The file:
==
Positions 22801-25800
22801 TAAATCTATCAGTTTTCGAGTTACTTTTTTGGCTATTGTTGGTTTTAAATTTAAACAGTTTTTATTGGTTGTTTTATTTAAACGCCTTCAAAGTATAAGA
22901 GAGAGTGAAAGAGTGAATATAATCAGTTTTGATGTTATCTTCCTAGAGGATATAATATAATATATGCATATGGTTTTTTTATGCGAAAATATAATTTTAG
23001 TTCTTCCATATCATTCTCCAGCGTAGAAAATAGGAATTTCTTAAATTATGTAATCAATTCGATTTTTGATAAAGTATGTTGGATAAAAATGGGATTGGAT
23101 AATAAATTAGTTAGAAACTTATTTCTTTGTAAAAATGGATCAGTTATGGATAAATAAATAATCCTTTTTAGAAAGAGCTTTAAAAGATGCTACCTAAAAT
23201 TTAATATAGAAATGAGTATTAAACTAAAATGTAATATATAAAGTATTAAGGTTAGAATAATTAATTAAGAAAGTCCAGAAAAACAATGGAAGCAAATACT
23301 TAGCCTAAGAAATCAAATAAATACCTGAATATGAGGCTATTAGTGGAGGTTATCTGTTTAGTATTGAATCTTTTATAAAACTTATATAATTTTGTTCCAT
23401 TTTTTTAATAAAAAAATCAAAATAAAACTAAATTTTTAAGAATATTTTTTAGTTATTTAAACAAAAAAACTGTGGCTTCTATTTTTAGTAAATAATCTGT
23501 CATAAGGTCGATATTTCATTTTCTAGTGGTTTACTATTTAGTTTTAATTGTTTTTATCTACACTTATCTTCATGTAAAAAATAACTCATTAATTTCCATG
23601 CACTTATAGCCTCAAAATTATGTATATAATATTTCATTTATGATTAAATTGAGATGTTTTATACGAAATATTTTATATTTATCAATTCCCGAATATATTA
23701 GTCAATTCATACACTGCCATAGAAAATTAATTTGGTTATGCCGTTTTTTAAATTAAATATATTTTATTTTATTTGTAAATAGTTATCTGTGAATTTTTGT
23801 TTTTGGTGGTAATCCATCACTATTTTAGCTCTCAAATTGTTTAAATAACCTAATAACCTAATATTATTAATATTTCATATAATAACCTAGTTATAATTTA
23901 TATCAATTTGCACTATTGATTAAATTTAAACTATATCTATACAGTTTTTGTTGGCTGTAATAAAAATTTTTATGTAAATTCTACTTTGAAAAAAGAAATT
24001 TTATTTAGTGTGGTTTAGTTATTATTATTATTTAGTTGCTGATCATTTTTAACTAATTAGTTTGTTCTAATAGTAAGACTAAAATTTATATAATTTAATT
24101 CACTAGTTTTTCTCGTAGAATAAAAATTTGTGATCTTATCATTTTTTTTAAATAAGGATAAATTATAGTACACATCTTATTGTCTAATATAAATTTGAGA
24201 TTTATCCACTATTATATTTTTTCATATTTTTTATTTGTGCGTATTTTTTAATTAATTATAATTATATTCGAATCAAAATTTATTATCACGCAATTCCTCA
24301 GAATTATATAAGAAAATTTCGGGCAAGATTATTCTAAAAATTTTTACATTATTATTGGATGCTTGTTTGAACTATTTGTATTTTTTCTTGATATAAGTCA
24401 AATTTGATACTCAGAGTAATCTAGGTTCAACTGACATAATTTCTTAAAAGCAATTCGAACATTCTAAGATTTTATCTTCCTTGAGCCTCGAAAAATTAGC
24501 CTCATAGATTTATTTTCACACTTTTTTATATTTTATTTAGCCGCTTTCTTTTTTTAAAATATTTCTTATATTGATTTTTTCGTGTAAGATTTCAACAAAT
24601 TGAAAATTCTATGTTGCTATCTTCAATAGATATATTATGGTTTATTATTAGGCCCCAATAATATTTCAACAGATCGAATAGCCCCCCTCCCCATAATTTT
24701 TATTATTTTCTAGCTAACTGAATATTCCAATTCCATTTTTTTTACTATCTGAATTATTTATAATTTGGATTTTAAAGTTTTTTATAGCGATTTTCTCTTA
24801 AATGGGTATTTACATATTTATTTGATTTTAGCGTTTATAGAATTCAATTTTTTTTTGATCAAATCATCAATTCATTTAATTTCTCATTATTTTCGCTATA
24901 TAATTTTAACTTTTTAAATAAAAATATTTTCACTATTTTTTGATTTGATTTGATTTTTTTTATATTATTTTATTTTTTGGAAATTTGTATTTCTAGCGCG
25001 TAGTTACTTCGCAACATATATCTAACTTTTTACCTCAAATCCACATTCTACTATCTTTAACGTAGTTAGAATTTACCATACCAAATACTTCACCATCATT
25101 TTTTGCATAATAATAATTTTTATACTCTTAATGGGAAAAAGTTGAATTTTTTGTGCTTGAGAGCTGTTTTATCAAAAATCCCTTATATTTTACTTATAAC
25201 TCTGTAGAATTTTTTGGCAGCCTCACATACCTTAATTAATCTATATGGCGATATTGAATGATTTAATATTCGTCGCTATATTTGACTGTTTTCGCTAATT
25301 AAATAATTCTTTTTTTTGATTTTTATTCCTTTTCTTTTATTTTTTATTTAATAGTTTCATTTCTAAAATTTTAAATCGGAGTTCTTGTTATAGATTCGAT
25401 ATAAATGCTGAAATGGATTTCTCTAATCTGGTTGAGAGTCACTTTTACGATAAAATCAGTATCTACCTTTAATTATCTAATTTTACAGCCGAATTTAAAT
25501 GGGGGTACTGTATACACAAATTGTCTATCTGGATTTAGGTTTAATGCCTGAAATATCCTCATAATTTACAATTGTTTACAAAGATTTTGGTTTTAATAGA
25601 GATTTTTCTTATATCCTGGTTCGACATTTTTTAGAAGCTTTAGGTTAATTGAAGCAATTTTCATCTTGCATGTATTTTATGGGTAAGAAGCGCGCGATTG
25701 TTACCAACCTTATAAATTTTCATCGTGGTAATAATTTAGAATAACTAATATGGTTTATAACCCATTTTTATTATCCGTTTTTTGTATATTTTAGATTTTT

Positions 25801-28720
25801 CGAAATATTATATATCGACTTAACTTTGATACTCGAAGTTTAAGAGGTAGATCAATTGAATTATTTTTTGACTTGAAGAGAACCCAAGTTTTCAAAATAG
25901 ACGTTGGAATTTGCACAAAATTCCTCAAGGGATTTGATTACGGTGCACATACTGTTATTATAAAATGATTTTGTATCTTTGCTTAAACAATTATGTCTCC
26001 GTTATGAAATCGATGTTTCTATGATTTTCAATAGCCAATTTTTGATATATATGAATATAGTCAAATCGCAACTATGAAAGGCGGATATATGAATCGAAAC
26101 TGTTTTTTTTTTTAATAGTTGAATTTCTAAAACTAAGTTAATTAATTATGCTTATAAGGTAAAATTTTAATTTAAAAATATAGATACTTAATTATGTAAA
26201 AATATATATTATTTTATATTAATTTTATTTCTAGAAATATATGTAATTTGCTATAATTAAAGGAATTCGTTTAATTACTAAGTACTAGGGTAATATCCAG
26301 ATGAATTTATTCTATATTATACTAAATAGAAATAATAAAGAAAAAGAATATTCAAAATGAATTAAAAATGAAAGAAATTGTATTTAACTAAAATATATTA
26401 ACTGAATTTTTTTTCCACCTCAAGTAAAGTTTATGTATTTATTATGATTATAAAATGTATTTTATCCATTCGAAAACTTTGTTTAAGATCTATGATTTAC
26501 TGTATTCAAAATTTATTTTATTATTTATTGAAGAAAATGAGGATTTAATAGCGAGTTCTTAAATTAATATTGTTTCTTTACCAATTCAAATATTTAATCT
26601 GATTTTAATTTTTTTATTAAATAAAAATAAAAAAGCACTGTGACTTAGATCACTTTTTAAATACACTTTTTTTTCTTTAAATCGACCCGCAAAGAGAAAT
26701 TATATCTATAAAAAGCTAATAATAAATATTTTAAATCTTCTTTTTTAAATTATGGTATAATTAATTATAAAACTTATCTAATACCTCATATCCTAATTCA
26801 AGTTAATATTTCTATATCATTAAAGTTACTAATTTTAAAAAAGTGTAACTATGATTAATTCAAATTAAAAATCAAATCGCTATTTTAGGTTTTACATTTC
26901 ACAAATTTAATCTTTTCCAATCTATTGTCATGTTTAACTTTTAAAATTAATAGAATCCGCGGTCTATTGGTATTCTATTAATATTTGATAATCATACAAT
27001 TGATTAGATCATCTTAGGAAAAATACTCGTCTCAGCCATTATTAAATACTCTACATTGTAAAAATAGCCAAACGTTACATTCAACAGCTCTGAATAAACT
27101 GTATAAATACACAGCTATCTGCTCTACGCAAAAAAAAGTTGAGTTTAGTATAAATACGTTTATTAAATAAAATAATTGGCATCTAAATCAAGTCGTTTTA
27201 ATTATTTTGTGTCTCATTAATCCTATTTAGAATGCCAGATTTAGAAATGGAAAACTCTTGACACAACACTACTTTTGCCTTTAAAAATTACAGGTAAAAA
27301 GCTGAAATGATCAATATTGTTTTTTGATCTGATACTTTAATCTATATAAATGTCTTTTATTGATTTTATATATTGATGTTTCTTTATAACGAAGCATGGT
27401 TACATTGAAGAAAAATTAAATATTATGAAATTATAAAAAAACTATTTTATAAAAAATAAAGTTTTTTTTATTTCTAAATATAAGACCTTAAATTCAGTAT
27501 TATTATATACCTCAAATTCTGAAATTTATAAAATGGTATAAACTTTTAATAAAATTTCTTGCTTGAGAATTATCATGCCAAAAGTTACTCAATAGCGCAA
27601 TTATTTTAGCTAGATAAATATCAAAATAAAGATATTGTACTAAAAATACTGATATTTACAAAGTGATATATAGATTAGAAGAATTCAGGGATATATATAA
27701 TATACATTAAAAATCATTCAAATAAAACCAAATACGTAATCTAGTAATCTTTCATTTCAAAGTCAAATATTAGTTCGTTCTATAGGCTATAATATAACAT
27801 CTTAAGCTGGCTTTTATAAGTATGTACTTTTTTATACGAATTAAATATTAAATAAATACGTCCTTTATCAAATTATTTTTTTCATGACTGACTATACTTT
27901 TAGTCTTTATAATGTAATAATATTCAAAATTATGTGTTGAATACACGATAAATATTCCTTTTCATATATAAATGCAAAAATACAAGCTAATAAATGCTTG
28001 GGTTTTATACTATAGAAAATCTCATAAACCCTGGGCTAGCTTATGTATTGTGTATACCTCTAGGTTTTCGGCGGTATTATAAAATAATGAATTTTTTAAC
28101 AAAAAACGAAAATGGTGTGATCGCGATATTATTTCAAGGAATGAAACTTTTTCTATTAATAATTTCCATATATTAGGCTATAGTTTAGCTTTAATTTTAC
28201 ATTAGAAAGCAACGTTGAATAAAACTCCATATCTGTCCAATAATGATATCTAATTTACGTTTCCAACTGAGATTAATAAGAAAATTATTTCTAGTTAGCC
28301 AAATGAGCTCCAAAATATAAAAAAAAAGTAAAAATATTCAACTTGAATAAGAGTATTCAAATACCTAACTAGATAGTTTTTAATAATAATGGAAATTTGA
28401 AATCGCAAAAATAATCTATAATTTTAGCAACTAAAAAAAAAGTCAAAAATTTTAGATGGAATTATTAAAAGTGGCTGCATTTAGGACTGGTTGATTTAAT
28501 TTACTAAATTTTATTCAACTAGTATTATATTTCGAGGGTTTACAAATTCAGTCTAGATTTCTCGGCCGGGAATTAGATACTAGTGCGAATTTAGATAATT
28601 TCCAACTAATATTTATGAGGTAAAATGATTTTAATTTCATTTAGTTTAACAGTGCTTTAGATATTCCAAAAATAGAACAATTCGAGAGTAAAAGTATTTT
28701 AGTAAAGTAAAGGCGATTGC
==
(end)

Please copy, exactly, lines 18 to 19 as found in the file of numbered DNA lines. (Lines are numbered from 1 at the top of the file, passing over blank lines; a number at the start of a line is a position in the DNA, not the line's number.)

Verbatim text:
24401 AATTTGATACTCAGAGTAATCTAGGTTCAACTGACATAATTTCTTAAAAGCAATTCGAACATTCTAAGATTTTATCTTCCTTGAGCCTCGAAAAATTAGC
24501 CTCATAGATTTATTTTCACACTTTTTTATATTTTATTTAGCCGCTTTCTTTTTTTAAAATATTTCTTATATTGATTTTTTCGTGTAAGATTTCAACAAAT